When you subtract the new officers, administrators, supervisors, and people assigned to other duties, you’re left with about 40 officers to patrol 4 campuses twenty four hours a day, seven days a week. That number also doesn’t account for officers who may be out on sick leave, vacation, training, comp time, etc. Therefore, at any given time in the BEST case scenario, ASUPD has a mere 40 officers on patrol. THAT’S IT!

For the largest public university in the country with crime rates on the rise, only having 40 officers working in a patrol capacity is unacceptable! Promoting more and more people to interim positions in an already top-heavy department is operational suicide; there needs to be LESS administrators and MORE boots on the ground. This staffing issue has morphed from a nuisance to a legal liability, and unfortunately, it will only get worse until ASUPD retains competent leadership.

When shit hits the fan on patrol, is Thompson or Rourke going to be rolling code for backup? After all, that would require they find/wear their duty weapons, leave the comfort of their air conditioned office, and actually get their shiny patent leather boots dirty.

Here’s a redacted current schedule for Days and Nights that shows the truth of the staffing issue on the four Arizona State University campuses. The 400 badge numbers are not patrol units. The 500 badge numbers not available for patrol are noted.

ASU Police Day Schedule

ASU Police Nights Schedule

 

The ASUPD Ore snafu is far from over at ASU!

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From the New Times Blog:

Ersula Ore, the assistant professor at Arizona State University whose violent arrest became national news because of a viral video, was sentenced today to nine months’ supervised probation.

Ore pleaded guilty earlier this month to one count of passively resisting arrest, a misdemeanor. She’d been charged originally by the Maricopa County Attorney’s Office with three misdemeanor counts and one felony count of aggravated assault on a police officer related to the May 20 arrest.

On that evening, Ore had been walking on College Avenue near Fifth Street when Stewart Ferrin, a rookie ASU police officer, admonished her for walking in the street. She perceived his attitude as rude, and gave him some guff. For her troubles, she soon found herself being thrown to the ground and handcuffed as Ferrin arrested her. She can be seen on the video resisting Ferrin’s efforts to handcuff her, and launching a small kick to Ferrin’s legs. The video makes Ferrin look bad, too, as we’ve pointed out previously, due to his overreaction on a mere jaywalking stop, and inability — “I’m going to slam you on this car” — to handle Ore in gentlemanly fashion.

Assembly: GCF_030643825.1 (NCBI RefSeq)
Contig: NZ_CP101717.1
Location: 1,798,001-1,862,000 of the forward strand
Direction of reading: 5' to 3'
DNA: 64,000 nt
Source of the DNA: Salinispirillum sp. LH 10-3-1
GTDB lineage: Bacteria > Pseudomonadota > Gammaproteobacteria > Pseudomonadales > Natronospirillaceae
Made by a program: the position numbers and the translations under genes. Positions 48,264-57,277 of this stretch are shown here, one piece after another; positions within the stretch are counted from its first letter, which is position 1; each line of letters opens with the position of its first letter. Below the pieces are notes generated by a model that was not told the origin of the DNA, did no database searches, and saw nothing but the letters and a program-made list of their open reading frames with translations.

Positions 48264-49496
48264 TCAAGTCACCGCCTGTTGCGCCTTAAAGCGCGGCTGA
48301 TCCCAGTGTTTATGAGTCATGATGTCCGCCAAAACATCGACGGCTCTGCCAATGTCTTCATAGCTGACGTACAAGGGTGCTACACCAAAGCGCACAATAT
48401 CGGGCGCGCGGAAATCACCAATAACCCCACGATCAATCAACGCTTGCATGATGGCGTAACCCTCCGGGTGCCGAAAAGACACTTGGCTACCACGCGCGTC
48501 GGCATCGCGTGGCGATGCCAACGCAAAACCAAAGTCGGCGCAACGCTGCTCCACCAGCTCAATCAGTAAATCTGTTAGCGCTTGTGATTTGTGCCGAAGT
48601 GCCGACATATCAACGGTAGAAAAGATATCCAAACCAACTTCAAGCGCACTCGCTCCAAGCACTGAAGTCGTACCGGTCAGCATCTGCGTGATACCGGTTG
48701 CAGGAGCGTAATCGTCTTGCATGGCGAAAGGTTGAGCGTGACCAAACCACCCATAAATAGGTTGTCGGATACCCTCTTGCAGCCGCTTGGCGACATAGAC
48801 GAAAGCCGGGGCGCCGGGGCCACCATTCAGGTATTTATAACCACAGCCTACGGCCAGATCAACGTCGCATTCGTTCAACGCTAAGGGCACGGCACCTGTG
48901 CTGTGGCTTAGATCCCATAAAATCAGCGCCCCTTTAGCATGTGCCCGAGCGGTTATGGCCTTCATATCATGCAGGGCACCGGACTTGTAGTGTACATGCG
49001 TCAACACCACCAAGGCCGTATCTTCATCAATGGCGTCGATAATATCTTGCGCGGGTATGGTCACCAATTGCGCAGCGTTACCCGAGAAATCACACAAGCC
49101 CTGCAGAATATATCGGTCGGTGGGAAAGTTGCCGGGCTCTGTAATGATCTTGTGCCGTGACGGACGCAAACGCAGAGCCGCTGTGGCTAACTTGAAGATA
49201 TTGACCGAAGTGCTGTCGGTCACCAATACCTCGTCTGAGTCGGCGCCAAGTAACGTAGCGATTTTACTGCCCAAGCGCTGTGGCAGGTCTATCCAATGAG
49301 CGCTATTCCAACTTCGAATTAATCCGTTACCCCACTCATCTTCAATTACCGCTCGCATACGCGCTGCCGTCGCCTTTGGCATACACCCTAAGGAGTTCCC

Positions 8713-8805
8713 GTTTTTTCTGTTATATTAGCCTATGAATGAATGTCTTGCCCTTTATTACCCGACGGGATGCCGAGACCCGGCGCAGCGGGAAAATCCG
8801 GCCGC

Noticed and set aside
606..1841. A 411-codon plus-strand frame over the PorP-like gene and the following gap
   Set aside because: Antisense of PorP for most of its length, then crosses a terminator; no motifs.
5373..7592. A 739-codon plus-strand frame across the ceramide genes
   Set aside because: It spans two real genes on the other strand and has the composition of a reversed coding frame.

Video of the arrest by ASU police officer Stewart Ferrin was shared broadly on the Internet after Channel 3 News (KTVK-TV) first aired it in late June, inciting many viewers who believed Ore had suffered police brutality. Under public pressure, ASU officials — who had previously found that Ferrin acted appropriately — put Ferrin on administrative leave and asked the FBI to investigate the case for potential civil-rights violations.

Two weeks of bad publicity received by ASU was followed by the unexpected departures of ASU Police Chief John Pickens and Assistant Chief James Hardina. ASU claimed, unbelievably, that the departures had nothing to do with Ore.

As of Thursday, Ferrin was still on leave, ASU spokeswoman Sharon Keeler told New Times.

Also on Thursday, a website called “Down and Drought” published an article by an anonymous author that highlights the apparent responses of police officers to the Ore case. “Agualarchy,” (who could be John Huppenthal for all we know), also criticizes New Times for predicting that Ore won’t make good on her threat to “sue the (bleep) out of the officer,” and for failing to mention old, debunked allegations against Ferrin’s father, John Ferrin in our previous articles about Ore.

With Ferrin on leave, the departures of ASU’s top brass unexplained, and the FBI investigation unfinished, you can expect to hear some more in the near future on this widely publicized case.

The Phoenix New Times writer, Ray Stern, hit the nail right on the head when it comes to the Ore snafu; after initially standing behind Officer Ferrin following the arrest of Professor Ore, ASU later threw Ferrin under the bus due to mounting public pressure. The university’s  attempts to explain the ousting both Chief Pickens and Assistant Chief Hardina as unrelated to Ore’s arrest were both comical and unbelievable; apparently, ASUPD had gotten so accustomed to presenting half-truths to members of the department (where any dissenting opinion is quashed immediately), they wrongly assumed the general public would fall for the same line.

While Ore’s criminal case is finished, the entire saga at ASU is far from over; the disposition of Officer Ferrin’s career has yet to be determined. Ferrin was reportedly asked to resign his position as a peace officer so that ASUPD could forgo the formality of doing an actual “investigation” (smartly, Ferrin told ASUPD to pound sand). Both the FBI and DPS’ investigations into wrong-doing on the part of Officer Ferrin are ongoing, with no end in sight.

ASUPD remains shell-shocked following the purge of Pickens and Hardina, and continues to fall apart (albeit more slowly) as another school year begins. ASU’s administration is now micromanaging the departmen to prevent the university from experiencing another PR meltdown–essentially making Interim Chief Thompson a powerless talking head.